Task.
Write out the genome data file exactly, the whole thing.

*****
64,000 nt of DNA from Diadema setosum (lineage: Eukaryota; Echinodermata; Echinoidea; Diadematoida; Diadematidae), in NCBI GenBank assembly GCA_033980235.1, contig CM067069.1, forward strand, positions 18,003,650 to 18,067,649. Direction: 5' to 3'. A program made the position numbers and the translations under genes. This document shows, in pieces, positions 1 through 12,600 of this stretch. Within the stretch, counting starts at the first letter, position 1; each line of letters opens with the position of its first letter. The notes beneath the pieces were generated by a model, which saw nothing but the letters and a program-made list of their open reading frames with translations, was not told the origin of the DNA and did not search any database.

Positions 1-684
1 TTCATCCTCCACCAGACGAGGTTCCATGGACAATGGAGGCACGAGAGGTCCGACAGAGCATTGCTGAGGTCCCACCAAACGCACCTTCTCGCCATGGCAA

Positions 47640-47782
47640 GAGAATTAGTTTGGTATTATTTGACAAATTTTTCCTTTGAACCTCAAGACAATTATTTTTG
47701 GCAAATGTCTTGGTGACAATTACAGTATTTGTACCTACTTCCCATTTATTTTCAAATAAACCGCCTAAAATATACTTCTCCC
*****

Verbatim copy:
64,000 nt of DNA from Diadema setosum (lineage: Eukaryota; Echinodermata; Echinoidea; Diadematoida; Diadematidae), in NCBI GenBank assembly GCA_033980235.1, contig CM067069.1, forward strand, positions 18,003,650 to 18,067,649. Direction: 5' to 3'. A program made the position numbers and the translations under genes. This document shows, in pieces, positions 1 through 12,600 of this stretch. Within the stretch, counting starts at the first letter, position 1; each line of letters opens with the position of its first letter. The notes beneath the pieces were generated by a model, which saw nothing but the letters and a program-made list of their open reading frames with translations, was not told the origin of the DNA and did not search any database.

Positions 1-684
1 TTCATCCTCCACCAGACGAGGTTCCATGGACAATGGAGGCACGAGAGGTCCGACAGAGCATTGCTGAGGTCCCACCAAACGCACCTTCTCGCCATGGCAA

Positions 47640-47782
47640 GAGAATTAGTTTGGTATTATTTGACAAATTTTTCCTTTGAACCTCAAGACAATTATTTTTG
47701 GCAAATGTCTTGGTGACAATTACAGTATTTGTACCTACTTCCCATTTATTTTCAAATAAACCGCCTAAAATATACTTCTCCC